Today, we celebrate the Indonesian National Armed Forces Day which will be a good opportunity to evaluate how far the Indonesian military has gone since it relinquished power in the aftermath of the fall of Suharto and the signing of the Indonesian Military Law in 2004.
First, it cannot be denied that the armed forces have done what was expected from them. As regulation forbids them from getting involved in politics while in uniform, gone was the military representation in the parliament that was a fixture of the New Order.
The military also formally gave up its business enterprises. For an organization that had been involved in politics constantly since the 1950s, the military’s willingness to completely return to the barracks without much fuss and for giving up its political power was an indication that the military was truly committed to transforming itself into a professional organization.
Second, there have been many positive developments in the past few years, notably the fact that the military as an institution is no longer involved in human rights abuses. In fact, it tried very hard to avoid any actions that would be seen as human rights violations.
While there have still been incidents of violence between military personnel and locals, such as the Atambua incident in March last year (in which a group of soldiers severely beat several locals in East Nusa Tenggara, killing one), they should be seen as isolated incidents.
Unlike in the past, where the entire episode would be have been hushed up, Adm. Agus Suhartono, the chief of the Indonesian Military (TNI), vowed to investigate the case thoroughly, with the deputy commander of the battalion in question, Capt. Nuryanto, apologizing to the victims’ families. In July, several soldiers were tried and sentenced, with one getting expelled from the military.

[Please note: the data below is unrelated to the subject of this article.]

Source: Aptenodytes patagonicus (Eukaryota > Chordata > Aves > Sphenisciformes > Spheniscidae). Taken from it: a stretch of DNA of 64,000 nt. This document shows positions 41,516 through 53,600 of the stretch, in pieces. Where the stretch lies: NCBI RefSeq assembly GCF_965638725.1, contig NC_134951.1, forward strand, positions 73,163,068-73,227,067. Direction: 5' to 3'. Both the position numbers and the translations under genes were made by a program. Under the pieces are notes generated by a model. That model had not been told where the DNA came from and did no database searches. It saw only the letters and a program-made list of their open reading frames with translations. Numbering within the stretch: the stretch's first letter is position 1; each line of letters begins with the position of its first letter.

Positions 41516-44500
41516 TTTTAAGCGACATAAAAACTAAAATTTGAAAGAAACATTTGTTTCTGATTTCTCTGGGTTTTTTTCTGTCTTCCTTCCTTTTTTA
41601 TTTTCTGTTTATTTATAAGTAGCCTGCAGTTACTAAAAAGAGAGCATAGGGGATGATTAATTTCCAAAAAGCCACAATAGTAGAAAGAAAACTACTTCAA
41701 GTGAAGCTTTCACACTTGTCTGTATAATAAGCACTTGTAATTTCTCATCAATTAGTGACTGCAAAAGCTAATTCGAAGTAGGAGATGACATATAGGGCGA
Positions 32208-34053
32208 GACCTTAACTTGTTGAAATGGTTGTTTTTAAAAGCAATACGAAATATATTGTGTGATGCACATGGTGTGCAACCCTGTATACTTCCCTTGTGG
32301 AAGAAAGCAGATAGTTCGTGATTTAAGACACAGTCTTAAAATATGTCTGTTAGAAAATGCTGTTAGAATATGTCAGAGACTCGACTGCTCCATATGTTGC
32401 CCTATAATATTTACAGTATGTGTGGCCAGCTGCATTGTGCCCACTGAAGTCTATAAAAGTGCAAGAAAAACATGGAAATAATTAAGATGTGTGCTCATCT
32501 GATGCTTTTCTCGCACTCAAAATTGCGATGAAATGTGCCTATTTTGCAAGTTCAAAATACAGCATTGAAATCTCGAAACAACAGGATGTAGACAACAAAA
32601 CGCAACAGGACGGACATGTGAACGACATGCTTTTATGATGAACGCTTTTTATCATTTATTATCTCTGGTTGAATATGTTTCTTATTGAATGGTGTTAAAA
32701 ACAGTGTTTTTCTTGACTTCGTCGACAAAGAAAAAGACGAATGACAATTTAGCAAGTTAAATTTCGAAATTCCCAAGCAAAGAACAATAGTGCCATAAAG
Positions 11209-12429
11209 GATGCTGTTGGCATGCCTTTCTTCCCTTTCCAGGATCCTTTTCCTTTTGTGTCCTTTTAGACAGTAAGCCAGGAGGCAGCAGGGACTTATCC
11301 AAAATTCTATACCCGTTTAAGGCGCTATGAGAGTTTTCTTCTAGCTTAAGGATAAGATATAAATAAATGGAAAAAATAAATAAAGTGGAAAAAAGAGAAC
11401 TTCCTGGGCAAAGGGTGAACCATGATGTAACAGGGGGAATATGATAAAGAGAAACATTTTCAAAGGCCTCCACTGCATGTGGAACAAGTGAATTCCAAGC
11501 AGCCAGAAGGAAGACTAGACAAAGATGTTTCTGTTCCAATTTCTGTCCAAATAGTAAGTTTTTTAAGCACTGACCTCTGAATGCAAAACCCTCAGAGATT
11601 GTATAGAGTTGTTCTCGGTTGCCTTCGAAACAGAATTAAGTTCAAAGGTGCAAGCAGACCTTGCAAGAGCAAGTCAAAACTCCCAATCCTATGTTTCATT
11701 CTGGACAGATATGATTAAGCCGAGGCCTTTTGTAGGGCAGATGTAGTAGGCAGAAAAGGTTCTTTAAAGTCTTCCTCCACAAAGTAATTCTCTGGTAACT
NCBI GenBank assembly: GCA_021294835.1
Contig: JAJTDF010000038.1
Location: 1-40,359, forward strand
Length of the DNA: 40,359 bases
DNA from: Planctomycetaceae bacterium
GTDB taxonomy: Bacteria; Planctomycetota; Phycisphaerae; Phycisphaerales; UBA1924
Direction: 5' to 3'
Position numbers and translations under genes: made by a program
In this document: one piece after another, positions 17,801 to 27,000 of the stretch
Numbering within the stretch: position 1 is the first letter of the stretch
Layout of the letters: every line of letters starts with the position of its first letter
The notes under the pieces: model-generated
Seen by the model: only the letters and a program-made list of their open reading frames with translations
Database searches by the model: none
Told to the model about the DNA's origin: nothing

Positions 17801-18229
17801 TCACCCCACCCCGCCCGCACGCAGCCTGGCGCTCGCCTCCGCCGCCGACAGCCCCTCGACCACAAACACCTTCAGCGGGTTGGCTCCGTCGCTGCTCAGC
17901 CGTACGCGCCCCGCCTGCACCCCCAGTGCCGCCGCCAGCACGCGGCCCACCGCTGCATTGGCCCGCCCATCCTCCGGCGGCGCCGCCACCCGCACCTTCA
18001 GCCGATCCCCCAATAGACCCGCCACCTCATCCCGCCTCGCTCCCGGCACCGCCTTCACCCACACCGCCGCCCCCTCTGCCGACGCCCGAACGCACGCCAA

While critics might justly argue that the sentence was too lenient, it should also be noted as an indication that the military no longer shields its members from persecution nor turns a blind eye to abuses caused by its members. The fact that it is willing to be held accountable over the misdeeds of some of its members should be seen as a welcome development, as senior officers attempt to turn the military into a modern and professional institution that is widely respected and even loved by the public.
At the same time, the military still has a lot of homework to do.
The Atambua incident showed that the military still has a long way to go to become the truly professional organization it aims to be. It still needs to instill more discipline, improve training, change the mind-set of some of its members who are still stuck in the past, and foster close cooperation between civil and military authorities.
More importantly, however, the TNI needs to redefine its purpose in the new era. It has to start answering the difficult questions, notably what kind of military is needed in the future to protect the entire Indonesian archipelago?
Should the TNI simply be content with defending Indonesian territory, or should it also look at the entire Southeast Asian region as its sphere of interest, and thus get involved with the defense of Indonesia’s friends in the region? Should Indonesia actually be involved in regional disputes, notably the ongoing dispute involving multiple nations in the South China Sea?
In order to answer those questions, the military needs to have more soldier-scholars, people with strong military backgrounds and at the same time strong academic backgrounds, as they are able to grasp the current situation and think about long-term strategic planning. Examples of such soldier-scholars of the past are Gen. T.B. Simatupang and Gen. Abdul Haris Nasution.
These soldier-scholars, however, could only exist when the TNI allowed more soldiers to grapple and experiment with untested ideas without the fear of having their career derailed for having an unorthodox mind-set.
While the military has been moving in that direction, it needs to provide additional institutional support to foster more exchange of ideas among officers and to create an outlet for those who dare to criticize the system.
In the end, it is the wish of every Indonesian soldier to have a professional and well-respected military organization with a broad vision to safeguard Indonesian interests locally and globally.
Yohanes Sulaiman is a lecturer at the Indonesian Defense University (Unhan).